Sometimes, as we were walking along the trail in that slug after lunch, my mind would wander from the present moment all the way down the trail ahead of me to where we’d be camping for the night.  I’d start to run down a mental to-do list of all the practical stuff that needs to be done when you’re backpacking.  “When we get to camp, I need to make sure the kids set up their tents first thing,” I’d think, “because it looks like rain might roll in.  And I’ll need to set up my tarp so I have someplace to cook dinner.  Right after tents, I’ll need to gather firewood so we can cover some with a garbage bag – maybe it’ll stay dry through the rainstorm for later.  And we’ll need water, but the water source at this camp is like a half mile down a side trail, so I’ll need to gather all the water bottles and get some kids to go with me and pump water.  And then, dinner – we’re camping kind of high up tonight, and with the elevation the pot will take forever to boil.  And then I’ll need to make that campfire (hopefully it won’t be raining), and at some point I’ll need to figure out what kind of devotion I’m going to say to the kids…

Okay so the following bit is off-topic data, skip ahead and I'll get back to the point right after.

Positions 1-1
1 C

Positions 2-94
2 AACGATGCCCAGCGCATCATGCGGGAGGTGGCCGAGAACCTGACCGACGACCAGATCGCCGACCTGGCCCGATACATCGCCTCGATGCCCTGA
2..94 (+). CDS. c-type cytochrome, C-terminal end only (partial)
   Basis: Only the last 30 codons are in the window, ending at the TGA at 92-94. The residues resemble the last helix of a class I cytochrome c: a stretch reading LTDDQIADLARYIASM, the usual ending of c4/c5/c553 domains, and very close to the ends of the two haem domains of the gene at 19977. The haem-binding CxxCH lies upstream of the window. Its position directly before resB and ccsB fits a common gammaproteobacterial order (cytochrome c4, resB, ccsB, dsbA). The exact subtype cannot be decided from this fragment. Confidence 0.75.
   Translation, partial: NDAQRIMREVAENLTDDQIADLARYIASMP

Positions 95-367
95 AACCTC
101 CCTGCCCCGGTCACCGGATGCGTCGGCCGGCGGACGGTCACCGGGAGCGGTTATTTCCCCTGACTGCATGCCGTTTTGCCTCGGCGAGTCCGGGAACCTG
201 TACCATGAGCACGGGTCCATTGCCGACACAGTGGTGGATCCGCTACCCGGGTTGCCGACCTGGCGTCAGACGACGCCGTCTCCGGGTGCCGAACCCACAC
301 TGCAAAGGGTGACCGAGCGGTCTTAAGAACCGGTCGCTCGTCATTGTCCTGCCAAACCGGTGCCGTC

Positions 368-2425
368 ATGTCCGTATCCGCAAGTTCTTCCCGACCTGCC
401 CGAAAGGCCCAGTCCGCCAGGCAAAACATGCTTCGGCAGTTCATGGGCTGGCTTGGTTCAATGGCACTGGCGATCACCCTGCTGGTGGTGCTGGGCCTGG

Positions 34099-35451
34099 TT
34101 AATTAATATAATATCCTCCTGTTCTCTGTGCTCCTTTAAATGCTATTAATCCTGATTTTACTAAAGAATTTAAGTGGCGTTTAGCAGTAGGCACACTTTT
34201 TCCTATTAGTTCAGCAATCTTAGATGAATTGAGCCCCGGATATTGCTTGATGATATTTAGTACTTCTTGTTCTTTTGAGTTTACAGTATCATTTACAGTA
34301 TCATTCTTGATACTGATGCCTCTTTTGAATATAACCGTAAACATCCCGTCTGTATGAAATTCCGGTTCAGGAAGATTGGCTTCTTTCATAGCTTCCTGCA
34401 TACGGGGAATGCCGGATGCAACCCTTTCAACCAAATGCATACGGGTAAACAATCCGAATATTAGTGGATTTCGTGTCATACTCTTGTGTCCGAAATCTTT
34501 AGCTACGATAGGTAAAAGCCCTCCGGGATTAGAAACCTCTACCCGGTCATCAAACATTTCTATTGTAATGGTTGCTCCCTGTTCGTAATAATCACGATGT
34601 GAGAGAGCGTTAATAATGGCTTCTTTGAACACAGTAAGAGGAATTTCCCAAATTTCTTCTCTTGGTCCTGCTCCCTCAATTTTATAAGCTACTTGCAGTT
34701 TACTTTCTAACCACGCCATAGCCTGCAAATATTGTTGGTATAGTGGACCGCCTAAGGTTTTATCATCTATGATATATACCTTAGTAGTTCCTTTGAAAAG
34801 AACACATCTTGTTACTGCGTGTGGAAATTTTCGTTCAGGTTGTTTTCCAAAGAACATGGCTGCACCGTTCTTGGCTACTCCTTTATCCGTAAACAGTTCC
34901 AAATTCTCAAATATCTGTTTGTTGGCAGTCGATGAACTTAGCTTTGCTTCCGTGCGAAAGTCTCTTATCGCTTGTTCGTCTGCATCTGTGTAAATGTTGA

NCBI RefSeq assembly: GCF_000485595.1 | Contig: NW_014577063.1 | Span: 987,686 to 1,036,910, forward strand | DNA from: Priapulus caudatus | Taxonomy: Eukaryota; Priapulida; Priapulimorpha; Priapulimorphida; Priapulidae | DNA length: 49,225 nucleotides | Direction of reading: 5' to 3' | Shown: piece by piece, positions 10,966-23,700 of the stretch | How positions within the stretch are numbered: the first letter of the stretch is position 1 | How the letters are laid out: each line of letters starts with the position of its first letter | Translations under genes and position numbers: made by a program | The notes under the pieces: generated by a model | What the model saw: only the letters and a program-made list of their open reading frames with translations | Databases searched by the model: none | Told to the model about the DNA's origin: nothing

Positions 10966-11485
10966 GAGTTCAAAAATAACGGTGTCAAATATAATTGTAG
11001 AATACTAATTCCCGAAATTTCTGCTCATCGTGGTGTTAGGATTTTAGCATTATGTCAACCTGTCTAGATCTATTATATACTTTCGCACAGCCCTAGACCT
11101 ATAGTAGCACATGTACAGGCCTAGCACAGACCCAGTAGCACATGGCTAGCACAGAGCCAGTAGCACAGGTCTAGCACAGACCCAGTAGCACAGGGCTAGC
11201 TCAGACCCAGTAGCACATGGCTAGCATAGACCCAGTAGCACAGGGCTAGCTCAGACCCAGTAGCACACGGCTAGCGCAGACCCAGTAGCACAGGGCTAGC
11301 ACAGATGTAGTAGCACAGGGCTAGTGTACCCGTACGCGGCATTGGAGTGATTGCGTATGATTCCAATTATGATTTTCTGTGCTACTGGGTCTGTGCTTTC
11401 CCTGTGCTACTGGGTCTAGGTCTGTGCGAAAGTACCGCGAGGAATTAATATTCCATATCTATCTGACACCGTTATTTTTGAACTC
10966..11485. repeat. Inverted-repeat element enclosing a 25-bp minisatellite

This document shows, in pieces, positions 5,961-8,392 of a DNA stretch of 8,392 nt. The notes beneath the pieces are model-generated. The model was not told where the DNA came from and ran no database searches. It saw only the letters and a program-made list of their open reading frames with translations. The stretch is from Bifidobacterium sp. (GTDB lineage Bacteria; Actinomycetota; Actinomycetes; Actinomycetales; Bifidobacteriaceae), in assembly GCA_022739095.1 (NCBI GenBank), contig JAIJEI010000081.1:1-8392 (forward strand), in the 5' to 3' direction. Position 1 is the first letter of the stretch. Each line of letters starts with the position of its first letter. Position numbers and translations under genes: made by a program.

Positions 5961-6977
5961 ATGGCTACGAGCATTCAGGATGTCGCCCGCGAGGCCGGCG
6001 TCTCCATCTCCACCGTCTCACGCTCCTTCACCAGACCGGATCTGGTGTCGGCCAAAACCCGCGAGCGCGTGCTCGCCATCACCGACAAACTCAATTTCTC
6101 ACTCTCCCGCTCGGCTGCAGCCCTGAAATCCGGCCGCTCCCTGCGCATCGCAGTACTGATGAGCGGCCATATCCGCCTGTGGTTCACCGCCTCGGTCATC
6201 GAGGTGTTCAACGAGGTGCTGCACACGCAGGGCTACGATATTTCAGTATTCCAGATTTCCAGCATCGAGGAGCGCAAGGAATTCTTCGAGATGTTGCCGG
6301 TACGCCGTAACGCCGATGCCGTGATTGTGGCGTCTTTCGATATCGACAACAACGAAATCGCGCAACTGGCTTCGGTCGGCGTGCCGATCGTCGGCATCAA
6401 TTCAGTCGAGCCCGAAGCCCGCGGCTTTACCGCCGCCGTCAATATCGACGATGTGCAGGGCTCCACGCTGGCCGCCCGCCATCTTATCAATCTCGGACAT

By the end of that mental monologue, I’d be overwhelmed and exhausted.  How was I ever going to have the energy to get all that done before falling down dead in my sleeping bag?

But then, I’d remind myself:  all I have to do right now is walk.

That’s it.  That’s all hiking is – a little walk in the woods. 

Just enjoy this walk right now.  Enjoy the feeling of your legs moving under you.  Look around and take in the view.  Feel the little breeze.  Ask the teenagers the kind of deep questions that only camp counselors get to ask.  The stuff you’ll have to do at camp is important – but no need to think any more about it right now.  Trust that you’ve got all the equipment and knowledge to take care of that other stuff when you get there.  And then, just walk, and give yourself fully to this moment, right now.